Taming VAEsTaming VAEsDanilo Jimenez Rezende and Fabio Viola2018

Paper summarygngdbThe paper provides derivations and intuitions about the learning dynamics for VAEs based on observations about [$\beta$-VAEs][beta]. Using this they derive an alternative way to constrain the training of VAEs that doesn't require typical heuristics, such as warmup or adding noise to the data.
How exactly would this change a typical implementation? Typically, SGD is used to [optimize the ELBO directly](https://github.com/pytorch/examples/blob/master/vae/main.py#L91-L95). Using GECO, I keep a moving average of my constraint $C$ (chosen based on what I want the VAE to do, but it can be just the likelihood plus a tolerance parameter) and use that to calculate Lagrange multipliers, which control the weighting of the constraint to the loss. [This implementation](https://github.com/denproc/Taming-VAEs/blob/master/train.py#L83-L97) from a class project appears to be correct.
With the stabilization of training, I can't help but think of this as batchnorm for VAEs.
[beta]: https://openreview.net/forum?id=Sy2fzU9gl

First published: 2018/10/01 (1 year ago) Abstract: In spite of remarkable progress in deep latent variable generative modeling,
training still remains a challenge due to a combination of optimization and
generalization issues. In practice, a combination of heuristic algorithms (such
as hand-crafted annealing of KL-terms) is often used in order to achieve the
desired results, but such solutions are not robust to changes in model
architecture or dataset. The best settings can often vary dramatically from one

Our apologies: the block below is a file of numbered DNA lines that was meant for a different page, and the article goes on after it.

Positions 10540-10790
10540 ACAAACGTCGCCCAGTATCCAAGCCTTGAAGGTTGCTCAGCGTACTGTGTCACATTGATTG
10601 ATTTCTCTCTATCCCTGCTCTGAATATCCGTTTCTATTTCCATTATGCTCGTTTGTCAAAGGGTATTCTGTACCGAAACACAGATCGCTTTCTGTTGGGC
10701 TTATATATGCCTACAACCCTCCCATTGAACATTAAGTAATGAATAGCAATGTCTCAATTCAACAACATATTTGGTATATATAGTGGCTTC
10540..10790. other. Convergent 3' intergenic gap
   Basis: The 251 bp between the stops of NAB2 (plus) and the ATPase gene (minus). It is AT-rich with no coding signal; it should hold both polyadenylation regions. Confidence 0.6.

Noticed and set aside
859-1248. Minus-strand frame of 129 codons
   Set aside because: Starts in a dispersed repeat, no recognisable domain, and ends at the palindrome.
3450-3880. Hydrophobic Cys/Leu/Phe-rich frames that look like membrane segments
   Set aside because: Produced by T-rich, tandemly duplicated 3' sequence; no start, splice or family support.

problem to another, which requires doing expensive parameter sweeps for each
new case. Here we develop on the idea of training VAEs with additional
constraints as a way to control their behaviour. We first present a detailed
theoretical analysis of constrained VAEs, expanding our understanding of how
these models work. We then introduce and analyze a practical algorithm termed
Generalized ELBO with Constrained Optimization, GECO. The main advantage of
GECO for the machine learning practitioner is a more intuitive, yet principled,
process of tuning the loss. This involves defining of a set of constraints,
which typically have an explicit relation to the desired model performance, in
contrast to tweaking abstract hyper-parameters which implicitly affect the
model behavior. Encouraging experimental results in several standard datasets
indicate that GECO is a very robust and effective tool to balance
reconstruction and compression constraints.

The paper provides derivations and intuitions about the learning dynamics for VAEs based on observations about [$\beta$-VAEs][beta]. Using this they derive an alternative way to constrain the training of VAEs that doesn't require typical heuristics, such as warmup or adding noise to the data.
How exactly would this change a typical implementation? Typically, SGD is used to [optimize the ELBO directly](https://github.com/pytorch/examples/blob/master/vae/main.py#L91-L95). Using GECO, I keep a moving average of my constraint $C$ (chosen based on what I want the VAE to do, but it can be just the likelihood plus a tolerance parameter) and use that to calculate Lagrange multipliers, which control the weighting of the constraint to the loss. [This implementation](https://github.com/denproc/Taming-VAEs/blob/master/train.py#L83-L97) from a class project appears to be correct.
With the stabilization of training, I can't help but think of this as batchnorm for VAEs.
[beta]: https://openreview.net/forum?id=Sy2fzU9gl